Another way to involve physicians and improve relationships is to create educational and communication opportunities that are convenient. Cefalu suggests, “Have a ‘dine and dash’ and invite physicians in to educate them about a new policy, protocol, or product or to have them sign records.” He explains, “It can be challenging to get physicians to complete and sign medical records, especially when you have a lot of attendings. Having something like this makes it a little easier and more palatable.”
Making physicians’ lives easier can score points with them. For example, billing and coding for long term care can be a challenge, especially for physicians who are new to this care setting. Helping them and their staffs understand these issues can strengthen partnerships.
“As part of the medical staff meeting, you could have their billing people come in and update them on coding issues. This would help [physicians] a great deal, and they likely will be very appreciative,” Cefalu says.
It also can help some physicians realize that long term care actually can be a profitable care setting for them. “Billing codes have increased 5 to 7 percent per year in recent years, and overhead is very low,” Cefalu says. However, he adds, “The downside is that these patients require a great deal of care. Of course, physicians can utilize nurse practitioners to help provide this care.”
It also is helpful to make sure physicians get the information they need about patients—when possible, without asking. For instance, says Cefalu, “Offer to provide attendings with the face sheet of the admission form for their patients when they come into the facility. You can arrange to fax it automatically so that they have it before their first visit.”

How To Contain Quantity Of Calls

One complaint physicians often have is the number of phone calls they receive. So the Hainkel Center has a “problem book” at the nursing station that lists nonacute problems. Physicians can elect to use this book instead of getting phone calls about these issues.

When they come to the facilities, physicians can check for any problems or issues related to their patients. “This can prevent the physician from getting calls two to three times a day about nonemergent problems. However, for this book to work, physicians must commit to coming into the facility once or twice a week consistently,” Cefalu says.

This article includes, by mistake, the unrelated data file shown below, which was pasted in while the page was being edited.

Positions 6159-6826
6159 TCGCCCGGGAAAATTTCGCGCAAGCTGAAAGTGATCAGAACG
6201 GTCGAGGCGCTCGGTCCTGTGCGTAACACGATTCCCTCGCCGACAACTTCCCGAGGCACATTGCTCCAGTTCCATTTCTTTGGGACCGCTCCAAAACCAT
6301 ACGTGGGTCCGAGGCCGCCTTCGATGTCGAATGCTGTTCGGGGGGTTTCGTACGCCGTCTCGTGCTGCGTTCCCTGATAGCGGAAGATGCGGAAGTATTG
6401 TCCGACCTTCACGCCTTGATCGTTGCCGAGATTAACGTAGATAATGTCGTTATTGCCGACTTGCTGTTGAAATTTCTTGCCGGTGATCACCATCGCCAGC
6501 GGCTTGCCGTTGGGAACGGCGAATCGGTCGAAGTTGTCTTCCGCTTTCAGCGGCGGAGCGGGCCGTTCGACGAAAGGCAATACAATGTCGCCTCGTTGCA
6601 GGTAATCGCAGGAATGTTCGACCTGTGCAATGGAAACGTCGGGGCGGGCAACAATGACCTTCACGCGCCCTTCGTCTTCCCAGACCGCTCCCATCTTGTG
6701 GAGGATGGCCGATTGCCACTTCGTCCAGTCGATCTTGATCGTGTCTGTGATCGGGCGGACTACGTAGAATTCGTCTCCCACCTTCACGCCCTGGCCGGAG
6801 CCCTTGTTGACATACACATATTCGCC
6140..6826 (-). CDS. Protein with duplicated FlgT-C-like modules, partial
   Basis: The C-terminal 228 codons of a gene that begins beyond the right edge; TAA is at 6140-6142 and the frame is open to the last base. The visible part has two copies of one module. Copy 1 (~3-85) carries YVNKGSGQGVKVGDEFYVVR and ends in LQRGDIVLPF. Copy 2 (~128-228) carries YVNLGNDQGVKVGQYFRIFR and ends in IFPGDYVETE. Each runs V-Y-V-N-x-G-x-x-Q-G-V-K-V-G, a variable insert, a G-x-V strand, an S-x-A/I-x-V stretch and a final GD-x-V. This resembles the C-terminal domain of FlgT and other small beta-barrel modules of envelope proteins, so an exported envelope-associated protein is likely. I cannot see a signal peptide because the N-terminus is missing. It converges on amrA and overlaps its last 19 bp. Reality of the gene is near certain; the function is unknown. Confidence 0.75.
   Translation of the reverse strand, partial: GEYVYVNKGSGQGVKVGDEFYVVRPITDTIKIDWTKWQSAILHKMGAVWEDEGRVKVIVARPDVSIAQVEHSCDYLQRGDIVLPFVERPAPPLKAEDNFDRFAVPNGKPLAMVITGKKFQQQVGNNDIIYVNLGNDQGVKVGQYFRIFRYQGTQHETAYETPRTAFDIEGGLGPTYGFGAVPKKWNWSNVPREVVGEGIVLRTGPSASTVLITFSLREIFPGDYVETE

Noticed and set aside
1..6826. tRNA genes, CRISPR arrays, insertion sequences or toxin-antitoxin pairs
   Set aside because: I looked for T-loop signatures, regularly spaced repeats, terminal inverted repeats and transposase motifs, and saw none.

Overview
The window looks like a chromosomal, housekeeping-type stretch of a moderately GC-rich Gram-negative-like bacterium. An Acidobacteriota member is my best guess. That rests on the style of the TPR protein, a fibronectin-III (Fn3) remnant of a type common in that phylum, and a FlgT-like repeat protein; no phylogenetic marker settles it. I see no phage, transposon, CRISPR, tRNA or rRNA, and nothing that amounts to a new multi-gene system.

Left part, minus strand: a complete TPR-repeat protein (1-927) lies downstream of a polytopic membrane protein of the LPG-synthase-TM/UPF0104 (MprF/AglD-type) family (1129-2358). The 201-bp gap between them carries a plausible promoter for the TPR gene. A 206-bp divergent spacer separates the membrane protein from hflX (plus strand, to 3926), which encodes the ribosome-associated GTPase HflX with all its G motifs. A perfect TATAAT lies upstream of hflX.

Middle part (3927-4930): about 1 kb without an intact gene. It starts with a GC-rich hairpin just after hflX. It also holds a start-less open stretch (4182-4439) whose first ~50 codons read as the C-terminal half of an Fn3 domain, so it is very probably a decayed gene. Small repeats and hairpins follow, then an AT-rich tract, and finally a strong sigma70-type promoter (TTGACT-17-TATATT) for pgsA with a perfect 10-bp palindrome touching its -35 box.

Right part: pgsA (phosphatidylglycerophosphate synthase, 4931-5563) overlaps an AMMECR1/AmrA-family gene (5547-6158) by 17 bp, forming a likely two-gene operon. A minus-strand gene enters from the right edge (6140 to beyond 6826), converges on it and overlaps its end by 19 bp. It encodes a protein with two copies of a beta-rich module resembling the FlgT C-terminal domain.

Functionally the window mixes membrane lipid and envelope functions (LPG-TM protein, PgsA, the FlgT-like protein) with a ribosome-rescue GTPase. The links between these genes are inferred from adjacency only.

Bales and his team also developed a protocol for communicating with physicians after hours, which also helps reduce unnecessary calls. The AMDA also has such a document, which addresses about 100 conditions and what information will be necessary when contacting a physician (see box).
“Such protocols help make sure that nurses know precisely what information physicians will expect when they call about a patient problem. This ultimately makes the nursing staff feel more comfortable and confident when they make these calls; physicians are happy because they only get calls that are necessary, and they get all the information they need to make decisions,” says Cefalu.
To help reduce the call volume to physicians, Bales also suggests differentiating between common, recurring problems and isolated incidents. Either type of problem must be addressed promptly, but a problem that suggests a trend or a common situation requires special attention and a long-term solution. “After you’ve addressed something, go back and see how it’s going. Check to see if everyone is satisfied with the resolution,” says Bales. He adds, “The main thing is to close the loop and get feedback.”

Build Mutual Respect

Of course, it also is important to have a culture where physicians and nursing staff have mutual trust and respect. “We have created a culture where physicians rely heavily on nurses’ input, and this yields the best results,” says Bales. “It is important to have a person-centered culture where people understand the importance of communication and people feel comfortable bringing up concerns without fears of retaliation.”
To help, his leadership team creates lists of potentially problematic issues and discusses them regularly with unit managers, including medical staff.
When everyone has the residents’ best interests at heart and team members respect each other, says Bales, resolving issues actually can be easy and stress-free. For example, he recalls a situation where a new physician was ordering numerous STAT lab tests, which are very costly. “We sat down with the physician and said, ‘We may have missed this in the orientation, but we have a daily lab service,’” Bales recalls. The physician cooperated, and it solidified a positive relationship with the nursing staff.
Facilities can help physicians by making sure that nursing and other staff have the skill sets to do their jobs and care for patients. “Physicians have to feel confident that staff can handle the complexity of patient care in the facility, and you need to have sound systems for hiring and training staff,” Bales says. “We are fortunate to have a medical director who enjoys teaching staff. This is a big plus for us.”